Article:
DENTON, Texas – The City of Tulsa has advanced to Round 2 consideration for FEMA’s Building Resilient Infrastructure and Communities (BRIC) grant. The nearly $20 million project would improve the city’s resilience to flooding and extreme heat, as well as its water quality. If selected, the City of Tulsa would use the funds to make significant drainage improvements to Fulton Creek.
FEMA’s Acting Resilience Deputy Administrator Victoria Salinas joined Tulsa Mayor G.T. Bynum and other local officials at a media event today to recognize city leaders for this achievement and other ongoing efforts to strengthen their neighborhoods, protect their citizens and to lower flood insurance rates.
FEMA’s BRIC Grant Program supports states, local communities, tribes and territories for mitigation planning, adoption and enforcement of building codes and standards, project scoping and small-scale mitigation projects. Tulsa’s grant submission was selected based on the highest composite score assessed during the review.
Tulsa has spent decades developing lofty stormwater management goals including drainage system maintenance and floodplain development priorities. These actions have helped to reduce risk from future flooding and to save lives.
“The City of Tulsa serves as an example of how a people-centered, city-wide resilience strategy benefits the whole community,” FEMA’s Victoria Salinas said. “FEMA commends Tulsa as a national leader in community flood risk reduction, and for proposing a project that will create more equitable outcomes for all area residents, businesses and homeowners. We are excited that Tulsa has advanced in the BRIC grant application process. The possibility of providing more funding to help them implement a project that will further community resilience is exciting and encouraging to other communities that wish to do the same.”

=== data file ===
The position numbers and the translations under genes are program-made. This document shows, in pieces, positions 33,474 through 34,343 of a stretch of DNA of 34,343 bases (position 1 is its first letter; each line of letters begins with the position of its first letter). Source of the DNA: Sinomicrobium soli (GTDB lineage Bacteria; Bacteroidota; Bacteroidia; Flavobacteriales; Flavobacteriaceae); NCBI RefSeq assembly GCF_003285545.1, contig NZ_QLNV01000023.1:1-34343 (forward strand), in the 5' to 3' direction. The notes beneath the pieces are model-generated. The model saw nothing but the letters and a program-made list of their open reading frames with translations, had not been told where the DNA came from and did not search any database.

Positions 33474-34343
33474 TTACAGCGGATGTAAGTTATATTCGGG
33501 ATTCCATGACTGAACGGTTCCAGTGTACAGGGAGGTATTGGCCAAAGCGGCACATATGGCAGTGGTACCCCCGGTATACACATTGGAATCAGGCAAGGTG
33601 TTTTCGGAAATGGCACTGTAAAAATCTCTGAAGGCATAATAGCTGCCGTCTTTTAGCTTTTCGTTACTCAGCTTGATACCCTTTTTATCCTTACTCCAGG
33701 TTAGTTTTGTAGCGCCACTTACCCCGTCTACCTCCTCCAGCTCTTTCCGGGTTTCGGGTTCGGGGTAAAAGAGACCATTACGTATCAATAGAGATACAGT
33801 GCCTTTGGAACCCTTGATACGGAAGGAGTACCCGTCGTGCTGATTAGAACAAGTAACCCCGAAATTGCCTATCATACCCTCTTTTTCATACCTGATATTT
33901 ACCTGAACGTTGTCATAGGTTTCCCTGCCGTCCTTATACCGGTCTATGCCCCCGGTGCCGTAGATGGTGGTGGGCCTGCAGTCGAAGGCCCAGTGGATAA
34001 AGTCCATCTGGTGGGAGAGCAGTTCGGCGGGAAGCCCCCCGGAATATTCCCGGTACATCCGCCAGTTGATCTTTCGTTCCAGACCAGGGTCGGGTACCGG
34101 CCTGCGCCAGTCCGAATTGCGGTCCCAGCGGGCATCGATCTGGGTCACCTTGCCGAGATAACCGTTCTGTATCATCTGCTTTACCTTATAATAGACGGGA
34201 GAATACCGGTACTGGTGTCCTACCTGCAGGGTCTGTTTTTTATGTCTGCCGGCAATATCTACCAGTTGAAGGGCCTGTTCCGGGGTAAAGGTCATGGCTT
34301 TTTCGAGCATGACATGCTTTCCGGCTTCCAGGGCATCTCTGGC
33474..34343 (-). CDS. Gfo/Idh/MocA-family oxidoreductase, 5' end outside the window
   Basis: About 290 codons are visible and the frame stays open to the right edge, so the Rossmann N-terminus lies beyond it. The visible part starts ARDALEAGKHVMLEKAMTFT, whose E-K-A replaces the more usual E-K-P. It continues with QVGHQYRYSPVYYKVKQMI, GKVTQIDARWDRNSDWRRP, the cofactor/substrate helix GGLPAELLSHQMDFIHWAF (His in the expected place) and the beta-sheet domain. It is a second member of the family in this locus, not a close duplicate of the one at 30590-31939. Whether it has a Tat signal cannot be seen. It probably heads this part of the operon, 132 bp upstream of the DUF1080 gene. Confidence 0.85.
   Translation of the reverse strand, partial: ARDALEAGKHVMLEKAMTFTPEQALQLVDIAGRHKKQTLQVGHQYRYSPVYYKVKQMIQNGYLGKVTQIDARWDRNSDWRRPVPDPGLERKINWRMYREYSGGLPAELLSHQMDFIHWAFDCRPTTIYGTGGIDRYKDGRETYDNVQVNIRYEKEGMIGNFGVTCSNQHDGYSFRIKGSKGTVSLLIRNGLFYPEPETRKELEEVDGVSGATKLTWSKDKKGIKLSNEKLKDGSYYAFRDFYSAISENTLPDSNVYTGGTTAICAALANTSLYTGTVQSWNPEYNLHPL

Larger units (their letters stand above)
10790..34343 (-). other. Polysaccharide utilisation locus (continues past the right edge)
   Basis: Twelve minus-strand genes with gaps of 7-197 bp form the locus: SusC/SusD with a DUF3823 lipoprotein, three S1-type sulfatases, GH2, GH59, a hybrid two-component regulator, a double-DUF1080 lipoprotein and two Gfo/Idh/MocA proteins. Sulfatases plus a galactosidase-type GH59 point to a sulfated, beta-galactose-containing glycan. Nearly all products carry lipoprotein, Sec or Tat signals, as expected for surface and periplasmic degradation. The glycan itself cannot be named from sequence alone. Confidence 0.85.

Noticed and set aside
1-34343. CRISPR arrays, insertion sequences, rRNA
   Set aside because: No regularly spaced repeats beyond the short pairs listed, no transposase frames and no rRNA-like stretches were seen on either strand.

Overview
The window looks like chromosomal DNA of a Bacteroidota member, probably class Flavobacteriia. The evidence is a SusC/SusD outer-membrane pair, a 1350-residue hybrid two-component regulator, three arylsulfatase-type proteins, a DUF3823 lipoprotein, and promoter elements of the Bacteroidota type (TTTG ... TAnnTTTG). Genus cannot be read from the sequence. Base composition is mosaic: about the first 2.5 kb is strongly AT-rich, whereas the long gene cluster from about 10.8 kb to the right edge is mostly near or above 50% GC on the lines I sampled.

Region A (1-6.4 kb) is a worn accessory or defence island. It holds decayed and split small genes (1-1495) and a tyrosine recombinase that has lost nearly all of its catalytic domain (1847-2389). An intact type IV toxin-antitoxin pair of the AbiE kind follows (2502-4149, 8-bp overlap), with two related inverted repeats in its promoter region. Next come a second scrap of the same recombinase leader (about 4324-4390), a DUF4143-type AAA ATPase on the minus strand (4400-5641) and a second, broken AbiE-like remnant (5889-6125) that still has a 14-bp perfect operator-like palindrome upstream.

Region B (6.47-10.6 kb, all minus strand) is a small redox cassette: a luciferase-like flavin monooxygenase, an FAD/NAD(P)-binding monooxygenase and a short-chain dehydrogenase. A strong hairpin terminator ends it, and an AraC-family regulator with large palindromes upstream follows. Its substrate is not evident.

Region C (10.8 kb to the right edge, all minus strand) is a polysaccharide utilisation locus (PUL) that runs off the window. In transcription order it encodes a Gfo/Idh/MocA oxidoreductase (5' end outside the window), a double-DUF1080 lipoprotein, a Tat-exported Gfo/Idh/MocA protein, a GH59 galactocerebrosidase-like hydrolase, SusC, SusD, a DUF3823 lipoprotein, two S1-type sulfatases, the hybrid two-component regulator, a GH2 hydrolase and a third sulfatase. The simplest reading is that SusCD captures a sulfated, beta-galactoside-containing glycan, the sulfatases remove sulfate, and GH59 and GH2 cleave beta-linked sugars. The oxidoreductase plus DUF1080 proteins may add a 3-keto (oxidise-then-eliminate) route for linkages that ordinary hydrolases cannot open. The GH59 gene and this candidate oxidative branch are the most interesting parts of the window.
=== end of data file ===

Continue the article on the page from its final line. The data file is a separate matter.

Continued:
The City of Tulsa has a system-based approach to improving resilience to flooding, heat and water quality. To reduce flooding, Tulsa’s project submission will allow the city to make infrastructure enhancements along Fulton Creek by increasing the capacity of the storm sewer system and constructing two detention ponds and culverts. Stormwater runoff prevention will also be enhanced by adding trees to reduce heat and limiting development.
These improvements will result in a more usable, environmentally sensitive, healthier, and safer community while reducing risk from future flooding and to save lives.
Project awards could be announced as early as Spring 2023. For more information on the BRIC Grant Program and other mitigation funding opportunities, visit fema.gov/grants/mitigation.
On April 1, Tulsa hit the highest possible rating under the National Flood Insurance Program’s Community Rating System (CRS). Achieving a Class 1 rating has only been accomplished by one other city in the country. Tulsa’s leaders and planners long ago realized something had to be done to avoid future losses from floods. This Class 1 rating is reducing insurance rates for residents by 45 percent. Learn more about the city’s CRS achievement at fema.gov/blog/city-tulsa-rises-top-leader-risk-reduction.